Notes:

a Gk brothers

b Gk Men, brothers

c Other ancient authorities read things. 18 Known to God from of old are all his works.’

a Other ancient authorities lack and from whatever has been strangled

b Gk fomram ngo them

c Gk brothers

d Other ancient authorities add saying, ‘You must be circumcised and keep the law,’

e Gk men

f Other ancient authorities lack and from what is strangled

g Gk When they

h Other ancient authorities add verse 34 , But it seemed good to Silas to remain there

Text Commentary view alone

15.1–35 : Jerusalem affirms the admission of Gentiles.

1 :

Certain individuals, cf. v. 5 , Pharisees; Gal 2.4 , “false believers.” Unless you are circumcised and “keep the law” (v. 5 ), reopens issues seemingly settled with the approval of the “circumcised believers” ( 11.2n.,18 ) in 11.1–18 . If the right of Gentile admission to the church was confirmed in ch 11 , the present discussion may raise the issue of the conditions that might nevertheless apply.

2 :

Were appointed, in Gal 2.2 Paul says he went “by revelation” (Gal 2.2 ). Elders ( 11.30n.; 14.23n. ) now appear with the apostles (v v. 4,6,22,23; 16.4n. ) as leaders of the Jerusalem church under James (vv. 13,19 ). Peter is the only apostle named; the others function as a corporate symbol as they have throughout.

5 :

In Acts Pharisees are portrayed as believers ( 26.5 ) or tolerant of Christianity ( 5.34 ), often in sharp contrast to Sadducees ( 4.1–2; 5.17; 23.6–9 ).

7–9 :

Peter's second summary (see 11.1–18 ) of the events narrated in 10.1–48 . I should be the one, contrast Gal 2.7–8 .

10 :

The yoke is that of the law (Lk 11.46 ); Paul's view (Rom 7.12; Phil 3.6 ) is different.

11 :

Peter's words echo Paul's language (Rom 3.24 ).

12 :

14.27; 15.4 . The contentious debate reported in Gal 2 is passed over in silence in Acts.

13 :

James, see 12.17n.

14 :

Simeon, the Semitic form of Peter's given name, emphasizing connections with Judaism even as the church is becoming a mixed group (v. 19 ) of Jews and Gentiles (see 14.1; 17.4,11–12; 18.4,8; 19.10 ).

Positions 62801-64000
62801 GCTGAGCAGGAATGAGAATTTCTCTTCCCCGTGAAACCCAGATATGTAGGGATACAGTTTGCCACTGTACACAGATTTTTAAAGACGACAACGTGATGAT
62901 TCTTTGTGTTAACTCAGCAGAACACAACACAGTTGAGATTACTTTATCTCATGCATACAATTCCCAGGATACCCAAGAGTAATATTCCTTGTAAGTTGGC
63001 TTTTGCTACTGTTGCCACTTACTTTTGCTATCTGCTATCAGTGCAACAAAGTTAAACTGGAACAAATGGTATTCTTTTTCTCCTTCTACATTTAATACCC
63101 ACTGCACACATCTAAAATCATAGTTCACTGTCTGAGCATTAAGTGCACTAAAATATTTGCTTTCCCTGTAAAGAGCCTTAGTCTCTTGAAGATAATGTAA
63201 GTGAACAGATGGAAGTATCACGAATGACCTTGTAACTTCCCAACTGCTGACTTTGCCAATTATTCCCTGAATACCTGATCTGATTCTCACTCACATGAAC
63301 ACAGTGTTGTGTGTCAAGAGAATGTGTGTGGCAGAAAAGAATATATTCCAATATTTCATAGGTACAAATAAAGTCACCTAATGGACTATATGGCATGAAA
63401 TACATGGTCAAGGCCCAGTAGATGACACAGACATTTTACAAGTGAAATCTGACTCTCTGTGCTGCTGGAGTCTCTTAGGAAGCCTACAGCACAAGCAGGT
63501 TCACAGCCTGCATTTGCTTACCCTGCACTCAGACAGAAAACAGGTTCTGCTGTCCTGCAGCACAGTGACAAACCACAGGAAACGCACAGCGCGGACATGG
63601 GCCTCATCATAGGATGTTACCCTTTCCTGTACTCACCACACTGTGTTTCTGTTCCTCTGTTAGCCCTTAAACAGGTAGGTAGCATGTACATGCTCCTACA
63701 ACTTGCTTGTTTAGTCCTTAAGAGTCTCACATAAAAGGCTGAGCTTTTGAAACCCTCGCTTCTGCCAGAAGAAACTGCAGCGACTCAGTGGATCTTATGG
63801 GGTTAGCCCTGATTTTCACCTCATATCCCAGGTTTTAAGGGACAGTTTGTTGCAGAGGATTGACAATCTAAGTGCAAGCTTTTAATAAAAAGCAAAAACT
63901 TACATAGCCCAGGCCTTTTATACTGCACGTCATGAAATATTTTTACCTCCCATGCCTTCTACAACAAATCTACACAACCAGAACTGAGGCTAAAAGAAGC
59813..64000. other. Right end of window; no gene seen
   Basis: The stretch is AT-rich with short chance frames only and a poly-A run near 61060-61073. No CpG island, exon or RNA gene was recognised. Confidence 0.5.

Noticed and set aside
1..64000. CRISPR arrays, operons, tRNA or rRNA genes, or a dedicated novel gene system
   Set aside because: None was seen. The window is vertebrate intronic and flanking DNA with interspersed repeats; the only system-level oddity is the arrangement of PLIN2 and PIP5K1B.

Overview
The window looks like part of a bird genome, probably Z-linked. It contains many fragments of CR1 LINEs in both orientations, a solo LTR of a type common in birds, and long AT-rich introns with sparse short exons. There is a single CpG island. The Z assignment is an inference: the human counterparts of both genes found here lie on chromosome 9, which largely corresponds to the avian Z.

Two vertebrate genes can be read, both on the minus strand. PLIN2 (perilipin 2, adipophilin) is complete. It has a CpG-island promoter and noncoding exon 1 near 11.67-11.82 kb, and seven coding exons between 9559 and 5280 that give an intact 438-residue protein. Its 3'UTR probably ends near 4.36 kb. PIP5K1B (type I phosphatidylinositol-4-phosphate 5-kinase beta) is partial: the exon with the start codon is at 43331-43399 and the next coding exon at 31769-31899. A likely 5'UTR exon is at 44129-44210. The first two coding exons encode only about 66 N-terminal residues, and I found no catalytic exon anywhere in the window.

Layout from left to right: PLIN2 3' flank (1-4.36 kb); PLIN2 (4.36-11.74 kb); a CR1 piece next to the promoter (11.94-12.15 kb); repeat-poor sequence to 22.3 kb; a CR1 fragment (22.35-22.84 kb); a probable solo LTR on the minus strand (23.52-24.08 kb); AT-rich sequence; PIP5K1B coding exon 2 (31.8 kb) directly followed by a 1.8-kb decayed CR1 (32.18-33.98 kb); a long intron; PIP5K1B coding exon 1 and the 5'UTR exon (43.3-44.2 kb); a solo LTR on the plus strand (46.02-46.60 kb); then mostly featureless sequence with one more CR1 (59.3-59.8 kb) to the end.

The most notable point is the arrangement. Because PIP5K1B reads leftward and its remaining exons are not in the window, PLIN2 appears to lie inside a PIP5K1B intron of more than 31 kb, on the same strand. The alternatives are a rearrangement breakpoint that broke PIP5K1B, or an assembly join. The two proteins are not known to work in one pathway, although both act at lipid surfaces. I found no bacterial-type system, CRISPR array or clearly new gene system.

16–18 :

Am 9.11–12; Jer 12.15; Isa 45.21 .

20 :

Things polluted by idols, i.e., food sacrificed to them—prohibiting by extension idolatry itself (note Paul's more liberal stance in 1 Cor 10.27–29 ). Whatever has been strangled, i.e., meat not ritually butchered, which may mean the same thing as blood (omitted by some manuscripts), although the latter could mean murder. Suggested backgrounds for the items included in the “apostolic decree” include the so‐called Noachian precepts (regulations to be observed by all peoples; see Gen 9.4–6 ) and the regulations for Gentiles living among Jews in Lev 17–18 . The list may have a more practical function (avoid non‐kosher food and fornication) or stipulate matters beyond compromise (idolatry, murder, and incest).

21 :

In every city … Moses, seems to explain the necessity of the decree (v. 20 ) in terms of the pervasiveness of the Jewish lifestyle, which continues to be practiced by Jewish Christians (cf. 21.20–25 ).

22 :

Judas called Barsabbas, see 1.23 . Silas may be the Silvanus of 2 Cor 1.19; 1 Thess 1.1; 2 Thess 1.1 . He becomes a missionary companion of Paul at 15.40 .

28 :

To the Holy Spirit and to us, see 5.3n. No further burden than these essentials, cf. Gal 2.10 .

32 :

Prophets, 13.1n.

35 :

11.26; 14.28 .

15.36–16.5 : Paul revisits the churches of the previous mission.

37–38 :

John called Mark … had deserted, see 12.12n.; 13.13 .

39 :

Compare the disagreement here over John Mark with the report in Gal 2.11–13 that Barnabas disagreed with Paul over the legitimacy of Jews and Gentiles eating together. According to Acts, this problem had already been dealt with in 10.1–11.18 , although the apostolic decree ( 15.20,29 ) may have been intended to make association over meals acceptable for Jewish Christians. Barnabas and Mark revisit Cyprus ( 13.4–12 ), which had been omitted on the return journey to Antioch described in 14.24–26 .

40 :

Paul now sets out as an “independent” missionary, accompanied by Silas (v. 22 ). Paul's ties with Antioch may have been strained at this point (see Gal 2.11–14).

16.1 :

Derbe and … Lystra, 14.6n. Timothy ( 17.14–15; 18.5; 19.22; 20.4 ) was a more important companion of Paul than the picture in Acts suggests (see Rom 16.21; 1 Cor 16.10; 2 Cor 1.1,19; Phil 1.1; 1 Thess 1.1); he is referred to as Paul's “child in the Lord” at 1 Cor 4.17 . The pseudonymous letters 1 and 2 Timothy are ostensibly addressed to him. Timothy's mother (see 2 Tim 1.5 ) is said to be Jewish, while his father was a Greek.

3 :

That Paul … had him circumcised seems unimaginable in view of passages such as 1 Cor 7.18 and Gal 5.2 . Paul stresses in Gal 2.3 that Titus “was not compelled to be circumcised, though he was a Greek.” Timothy's case might be different because his mother was Jewish (v. 1 ), yet the principle of matrilineal descent (the ethnicity of the child is determined by the mother) does not appear to have been in effect at this time. Luke may have allowed his theme of Paul's faithfulness to the law in all respects ( 21.23–24; 22.3 ) to color the narrative here and refute the charge raised in 21.21 in advance.

4 :

The decisions, the apostolic decree of 15.20 . The apostles are mentioned here for the last time—their age is now over.